Juror writes letter, pays fine, for causing problems in the Eric Lane trial
By Jack Stephens
Published in News on December 22, 2004 2:01 PM
Wayne C. Harrison, 71, of Pikeville was fined $500 and ordered by the court to write a letter of apology for his actions during the Eric Lane murder trial.
Harrison, a prospective juror in the trial, had spoken to other jurors and potential jurors about the case, against the judge's orders. When the judge found out, he disbanded the jury and delayed the trial.
Harrison wrote the letter to the people of Wayne County; the jurors in the case; the court clerk and his assistant clerks and deputy clerks; the bailiffs; Lane and his lawyers, Edwin L. West III and Richard McNeil; District Attorney Branny Vickory and his assistants Jan Kroboth and Terry Light and his staff; special prosecutor Don Strickland; and Superior Court Judges Jack Hooks and Kenneth Crow.
Here is the letter:
"I write to express my regret regarding recent events and to apologize for any harm caused.
"Late last summer, I received a summons for jury service in Wayne County. Certainly, jury service was not something I wanted to do, but it is a sacred civic duty, one that I had performed four times before in Wayne and Lenoir counties. So, on October 11, I reported to serve as required. As it turned out, I became part of a large pool from which jurors were to be selected for the trial of the State of North Carolina vs. Eric Glenn Lane. This was a capital murder trial. Serious business.
"The Judge in the case informed us of several charges that had been brought against the defendant, read us an instruction about how we might -- literally -- have to make a life or death decision and, finally, ordered each prospective juror not to talk about the case. Failure to comply with the Judge's order could result in contempt of court, the judge explained.
"After receiving the Judge's instructions, the jury pool was separated into panels. Each evening, we called into the Clerk's office to find out if our panel should report to the courthouse.
"My panel was called to return on Election Day, Tuesday, November 2. Gradually, over the next two and a half days, members of our panel were interviewed by the lawyers and either selected for jury service or released. I was interviewed and released November 4.
"At some point during these two and a half days, I made comments in a conversation that led to an investigation by the Court, after which the Judge decided to disband the jury and continue the case. Four weeks of the Judge's, the lawyers', the defendant's, the clerk's, the bailiffs' and other court personnel's time and energy was lost. For this loss -- at tremendous cost in effort and money -- I am truly sorry. I deeply regret the loss in time and other costs expended by my fellow jurors -- each of whom had left his or her ordinary life behind when civic duty called; to each of my fellow jurors, I say I am truly sorry. To the State or North Carolina and the citizens of Wayne County, I give my heartfelt apology.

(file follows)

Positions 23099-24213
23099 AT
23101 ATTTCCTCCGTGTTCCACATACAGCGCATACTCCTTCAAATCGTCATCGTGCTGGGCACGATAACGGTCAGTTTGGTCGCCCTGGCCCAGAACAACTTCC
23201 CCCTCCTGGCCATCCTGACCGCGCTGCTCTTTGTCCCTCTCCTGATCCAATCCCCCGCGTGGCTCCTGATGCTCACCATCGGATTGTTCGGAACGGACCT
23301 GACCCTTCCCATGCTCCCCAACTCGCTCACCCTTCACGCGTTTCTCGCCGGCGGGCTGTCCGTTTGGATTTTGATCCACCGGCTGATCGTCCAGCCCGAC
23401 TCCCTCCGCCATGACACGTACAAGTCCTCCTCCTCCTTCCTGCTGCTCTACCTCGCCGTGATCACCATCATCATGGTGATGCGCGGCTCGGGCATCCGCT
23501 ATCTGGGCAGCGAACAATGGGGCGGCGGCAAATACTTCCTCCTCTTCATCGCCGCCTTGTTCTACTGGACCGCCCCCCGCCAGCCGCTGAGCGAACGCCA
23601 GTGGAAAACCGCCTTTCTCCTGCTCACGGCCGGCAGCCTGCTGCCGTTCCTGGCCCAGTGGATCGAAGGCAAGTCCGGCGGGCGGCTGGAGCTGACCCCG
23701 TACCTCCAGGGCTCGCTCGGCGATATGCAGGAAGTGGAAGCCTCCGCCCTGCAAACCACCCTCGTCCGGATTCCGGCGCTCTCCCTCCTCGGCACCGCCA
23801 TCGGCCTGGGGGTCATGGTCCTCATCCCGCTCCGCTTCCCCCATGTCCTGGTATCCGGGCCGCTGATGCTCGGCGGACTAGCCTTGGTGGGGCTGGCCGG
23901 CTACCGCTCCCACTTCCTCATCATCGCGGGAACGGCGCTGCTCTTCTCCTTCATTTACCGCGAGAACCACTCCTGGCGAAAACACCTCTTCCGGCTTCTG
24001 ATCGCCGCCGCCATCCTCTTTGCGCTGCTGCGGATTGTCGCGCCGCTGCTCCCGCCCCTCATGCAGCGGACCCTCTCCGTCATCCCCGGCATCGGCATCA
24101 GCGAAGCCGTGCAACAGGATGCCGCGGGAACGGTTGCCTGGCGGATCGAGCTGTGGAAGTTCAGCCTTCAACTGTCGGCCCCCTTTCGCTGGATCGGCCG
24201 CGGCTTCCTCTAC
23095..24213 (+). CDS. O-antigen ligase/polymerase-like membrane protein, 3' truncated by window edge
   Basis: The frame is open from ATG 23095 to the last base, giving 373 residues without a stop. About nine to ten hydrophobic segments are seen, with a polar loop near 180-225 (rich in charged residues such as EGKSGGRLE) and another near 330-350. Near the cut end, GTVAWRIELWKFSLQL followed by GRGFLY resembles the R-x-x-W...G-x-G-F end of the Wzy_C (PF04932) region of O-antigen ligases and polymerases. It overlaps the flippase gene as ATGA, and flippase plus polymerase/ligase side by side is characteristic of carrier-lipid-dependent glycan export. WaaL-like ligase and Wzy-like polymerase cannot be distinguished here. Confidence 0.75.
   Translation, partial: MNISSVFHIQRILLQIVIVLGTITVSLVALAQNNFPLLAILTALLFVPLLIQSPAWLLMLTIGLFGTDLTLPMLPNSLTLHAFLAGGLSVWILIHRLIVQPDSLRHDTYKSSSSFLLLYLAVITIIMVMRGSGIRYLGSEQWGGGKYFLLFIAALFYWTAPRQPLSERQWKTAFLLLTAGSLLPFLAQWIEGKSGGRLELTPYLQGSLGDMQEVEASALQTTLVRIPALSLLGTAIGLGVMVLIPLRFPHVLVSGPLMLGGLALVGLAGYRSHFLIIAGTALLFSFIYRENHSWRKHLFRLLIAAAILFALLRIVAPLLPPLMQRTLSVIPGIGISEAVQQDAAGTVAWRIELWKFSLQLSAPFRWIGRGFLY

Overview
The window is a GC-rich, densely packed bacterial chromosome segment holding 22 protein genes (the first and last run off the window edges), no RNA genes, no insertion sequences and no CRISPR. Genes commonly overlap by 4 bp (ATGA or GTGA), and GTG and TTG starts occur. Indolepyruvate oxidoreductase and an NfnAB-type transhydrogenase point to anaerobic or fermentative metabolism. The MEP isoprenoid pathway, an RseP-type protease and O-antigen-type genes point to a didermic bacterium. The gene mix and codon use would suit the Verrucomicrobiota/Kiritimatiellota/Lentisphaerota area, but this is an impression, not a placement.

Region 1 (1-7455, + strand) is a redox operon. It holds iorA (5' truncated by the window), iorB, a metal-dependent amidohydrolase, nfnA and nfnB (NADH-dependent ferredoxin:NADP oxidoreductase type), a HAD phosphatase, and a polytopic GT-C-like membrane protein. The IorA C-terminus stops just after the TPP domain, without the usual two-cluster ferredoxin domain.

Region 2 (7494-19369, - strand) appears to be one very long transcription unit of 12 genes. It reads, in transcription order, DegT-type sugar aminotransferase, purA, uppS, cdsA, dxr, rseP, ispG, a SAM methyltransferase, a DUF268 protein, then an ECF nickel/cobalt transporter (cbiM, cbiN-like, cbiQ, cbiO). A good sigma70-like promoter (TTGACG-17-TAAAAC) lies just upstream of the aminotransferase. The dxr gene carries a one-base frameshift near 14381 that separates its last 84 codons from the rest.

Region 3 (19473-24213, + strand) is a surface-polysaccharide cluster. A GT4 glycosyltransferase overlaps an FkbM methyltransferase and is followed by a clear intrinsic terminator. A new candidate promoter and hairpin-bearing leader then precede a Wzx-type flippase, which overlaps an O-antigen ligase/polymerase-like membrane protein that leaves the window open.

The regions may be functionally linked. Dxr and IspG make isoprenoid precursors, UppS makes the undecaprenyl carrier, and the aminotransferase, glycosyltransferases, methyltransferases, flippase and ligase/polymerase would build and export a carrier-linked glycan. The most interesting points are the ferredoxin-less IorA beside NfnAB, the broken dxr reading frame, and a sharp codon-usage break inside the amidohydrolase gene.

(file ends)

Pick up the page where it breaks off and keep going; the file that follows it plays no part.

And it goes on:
"While I sat in the jury room waiting, I had to wonder: What on earth are they doing in the courtroom while we just sit here? Later, however, after I was issued a 'show cause' order directing me to explain why I should not be held in contempt of court, I was able to see at least some of the inner working of the court system, from the unique viewpoint of the defendant's seat.
"From these dramatically different perspectives of juror and defendant, I have learned many things.
"1. The right to be heard by a jury or a judge who is as free as possible from outside influences is critical to a fair trial. When I made the transition from a potential juror in the capital trial to being a defendant in my own hearing, I quickly realized the importance of beginning a trial with as few preconceived ideas as possible.
"I discovered that, as much as anything, it was for my protection that the judge in the Eric Lane trial set my hearing before another judge, free from the intensity of four weeks of a capital trial. I am grateful that our justice system provided me an opportunity to present my case. I thank Judge Ken Crow and Special Prosecutor Col. Strickland for conducting what I believe was a fair hearing.
"In order for a defendant to have the privilege of an impartial jury, the rest of us must be willing to serve occasionally as jurors.
"2. Not just in cases as serious as a capital trial but really in any case (which surely is important to that defendant, jurors must make certain they follow every instruction given by the Judge to the letter, including the obligation to report any condition that seems contrary to the rules set out by the Judge.
"3. Jury service is a small price to pay for the right of a trial by jury. I have been called for jury service five times now, including three times when I actually heard the case and rendered a verdict. Jury service was never 'convenient.' Understanding now, more than ever, the importance of the right to a fair trial -- to each of us, not just of the accused -- I encourage anyone summoned as a jury to serve gladly, proudly, and if I might suggest, quietly.
"Our system is not perfect, but we, myself especially, must try our very best to make it work for all of us. Where I have failed to do this, I have the deepest regret and apologize to all for any and all consequences. Thank you for this opportunity to express my remorse. I hope that in some way, future juries may be strengthened by this experience to administer justice with ever more fairness and impartially."
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